….the point in Marquand’s article about the asymmetry of a federation of the four nations (because of the enormously greater size and resources of England than those of the other three nations put together) is an important one. In my opinion, FWIW, a federal system would help to protect the three smaller nations (and the federation as a whole) from the potentially destructive consequences of asymmetry: in other words, the asymmetry is a fact of life whatever constitutional system is in force in the UK, and inevitably presents problems (unless of course the Union disintegrates), but much the most effective way of minimising those problems would be a federal system that gave the three smaller nations the maximum possible autonomy and protection from English domination (e.g. by, among other things, preventing the federal centre from interfering in their internal affairs, and by establishing an upper house of the federal parliament, i.e. senate, with equal representation for all four nations irrespective of their populations, as in the US and Australia which also have lower-tier ‘states’ of widely varying sizes). Asymmetry is an argument for federation, not an obstacle to it. I tried to spell this out at (even) greater length earlier this year in a response to a comment that questioned the viability of a federal system dominated by a single disproportionately big participant (England).

I hope that those who are bothered by the asymmetry point will, if they have the time and inclination, also have a look at the fuller exposition of the argument from an even earlier response to a comment, here.

I’m glad that the Guardian is airing discussion of federalism again in its main letters section, and I hope it will prompt further vigorous debate.  I’m baffled and frustrated by the fact that this is not a live issue in our overall national political conversation.  The problems and anomalies arising from our halfway-house semi-federal system are pretty widely debated and agonised over, yet their obvious cause is rarely identified, still less discussed.  For politicians it goes straight into the Too Difficult tray:  the urgent, as always, is the enemy of the important.  For much of the media, ‘federal’ is a dirty f-word, signifying (perversely and ignorantly) the crafty attempts of the European Union to lure Britain into a single unitary European state and to destroy its national identity.  For English nationalists, it’s a diversion from the chauvinist campaign for an English parliament for its own sake, as a means of allowing England to go its own way without having to accept the authority of a lot of Scottish politicians in Whitehall and Westminster — the opposite of the federal cause, which seeks to bind the four UK nations together in a durable, equitable and democratic system: something we don’t yet have.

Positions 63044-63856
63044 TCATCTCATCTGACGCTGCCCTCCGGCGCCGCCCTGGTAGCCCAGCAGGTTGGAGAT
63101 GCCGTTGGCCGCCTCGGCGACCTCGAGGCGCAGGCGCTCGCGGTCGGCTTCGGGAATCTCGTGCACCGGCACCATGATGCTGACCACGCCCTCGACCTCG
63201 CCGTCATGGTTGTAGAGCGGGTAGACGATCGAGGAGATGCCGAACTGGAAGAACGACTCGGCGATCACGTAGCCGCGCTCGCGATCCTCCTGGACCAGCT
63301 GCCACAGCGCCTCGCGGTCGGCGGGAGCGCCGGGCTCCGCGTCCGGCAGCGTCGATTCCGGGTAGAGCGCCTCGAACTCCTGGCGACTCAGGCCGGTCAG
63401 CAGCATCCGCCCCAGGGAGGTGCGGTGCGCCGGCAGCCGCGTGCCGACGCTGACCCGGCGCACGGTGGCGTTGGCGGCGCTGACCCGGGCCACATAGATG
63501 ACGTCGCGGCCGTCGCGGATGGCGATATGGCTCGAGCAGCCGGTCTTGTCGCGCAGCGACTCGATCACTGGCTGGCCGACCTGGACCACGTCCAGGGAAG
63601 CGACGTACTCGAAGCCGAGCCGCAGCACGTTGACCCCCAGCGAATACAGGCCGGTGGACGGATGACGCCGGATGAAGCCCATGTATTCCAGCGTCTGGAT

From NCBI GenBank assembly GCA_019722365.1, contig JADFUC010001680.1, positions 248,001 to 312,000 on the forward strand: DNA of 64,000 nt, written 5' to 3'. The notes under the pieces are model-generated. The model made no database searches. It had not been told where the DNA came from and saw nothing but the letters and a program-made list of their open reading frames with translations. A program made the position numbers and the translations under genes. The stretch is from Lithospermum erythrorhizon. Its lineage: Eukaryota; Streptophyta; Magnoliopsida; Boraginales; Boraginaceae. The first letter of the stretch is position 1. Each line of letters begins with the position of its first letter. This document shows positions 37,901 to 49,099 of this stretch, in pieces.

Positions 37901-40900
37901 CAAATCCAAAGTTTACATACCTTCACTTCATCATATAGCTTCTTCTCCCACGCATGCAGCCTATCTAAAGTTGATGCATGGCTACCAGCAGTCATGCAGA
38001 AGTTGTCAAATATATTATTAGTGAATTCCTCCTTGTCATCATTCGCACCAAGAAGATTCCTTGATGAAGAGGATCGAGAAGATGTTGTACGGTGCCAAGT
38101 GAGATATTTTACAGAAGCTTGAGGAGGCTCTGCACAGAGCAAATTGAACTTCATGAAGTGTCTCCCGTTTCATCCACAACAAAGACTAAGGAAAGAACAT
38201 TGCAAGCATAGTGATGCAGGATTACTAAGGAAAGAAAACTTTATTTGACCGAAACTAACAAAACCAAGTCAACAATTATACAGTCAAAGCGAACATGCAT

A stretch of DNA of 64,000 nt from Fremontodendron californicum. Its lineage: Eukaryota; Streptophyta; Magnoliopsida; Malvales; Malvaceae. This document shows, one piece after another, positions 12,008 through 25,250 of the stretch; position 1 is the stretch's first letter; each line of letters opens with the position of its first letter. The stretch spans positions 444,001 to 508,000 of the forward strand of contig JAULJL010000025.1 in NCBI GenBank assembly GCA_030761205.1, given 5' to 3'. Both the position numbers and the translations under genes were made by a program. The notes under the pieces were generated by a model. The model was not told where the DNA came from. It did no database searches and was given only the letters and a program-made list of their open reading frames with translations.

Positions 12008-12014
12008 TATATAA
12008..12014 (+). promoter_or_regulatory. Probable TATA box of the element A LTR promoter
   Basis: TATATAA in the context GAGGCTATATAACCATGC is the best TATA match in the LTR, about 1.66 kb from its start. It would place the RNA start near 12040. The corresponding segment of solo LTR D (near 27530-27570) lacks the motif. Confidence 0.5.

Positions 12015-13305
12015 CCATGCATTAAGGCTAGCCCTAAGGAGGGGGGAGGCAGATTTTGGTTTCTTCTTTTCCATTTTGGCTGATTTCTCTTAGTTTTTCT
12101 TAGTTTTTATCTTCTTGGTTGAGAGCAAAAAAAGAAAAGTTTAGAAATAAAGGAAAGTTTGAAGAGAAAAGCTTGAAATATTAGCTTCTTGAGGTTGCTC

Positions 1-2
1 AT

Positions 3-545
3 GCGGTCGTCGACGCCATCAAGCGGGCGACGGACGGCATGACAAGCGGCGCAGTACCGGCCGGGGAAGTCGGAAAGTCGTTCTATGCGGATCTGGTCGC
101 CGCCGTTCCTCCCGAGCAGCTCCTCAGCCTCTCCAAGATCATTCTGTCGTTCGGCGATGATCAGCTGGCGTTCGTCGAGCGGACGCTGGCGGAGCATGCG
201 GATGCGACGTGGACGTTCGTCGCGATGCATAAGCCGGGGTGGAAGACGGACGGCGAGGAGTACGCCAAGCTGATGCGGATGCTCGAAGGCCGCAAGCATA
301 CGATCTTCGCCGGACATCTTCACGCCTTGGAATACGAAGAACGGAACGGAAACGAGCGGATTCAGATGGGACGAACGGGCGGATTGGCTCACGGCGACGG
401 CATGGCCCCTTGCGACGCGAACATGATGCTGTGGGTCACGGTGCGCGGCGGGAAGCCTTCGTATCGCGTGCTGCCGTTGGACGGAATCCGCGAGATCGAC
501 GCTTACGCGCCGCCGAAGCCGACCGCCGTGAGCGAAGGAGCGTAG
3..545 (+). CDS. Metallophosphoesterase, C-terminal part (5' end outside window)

Update (later on 19 Feb 09): Following an amicable exchange of e-mails with the Guardian’s letters department and Readers Editor, the missing hyphen has been graciously restored to its proper place on the online version of my letter.  Much appreciated!


8 Responses

  1. Patrick Harris says:

    I’ll give you some examples of asymmetry.
    Take the case of the expansion of Heathrow, if the issue had been decided by an English Parliament the government would have lost by 20 votes but, because the Scottish elected MPs, the Welsh elected MPs and the Northern Irish elected MPs were permitted to vote the bill was easily carried by 27 votes.
    This year council tax in Scotland will be frozen – decided by Scottish elected representatives.
    Scottish university students get free tertiary education – decided by Scottish elected representatives.
    English university students get to pay top-up fees – decided, not by English elected rpresentsatives but by Scottish elected representatives.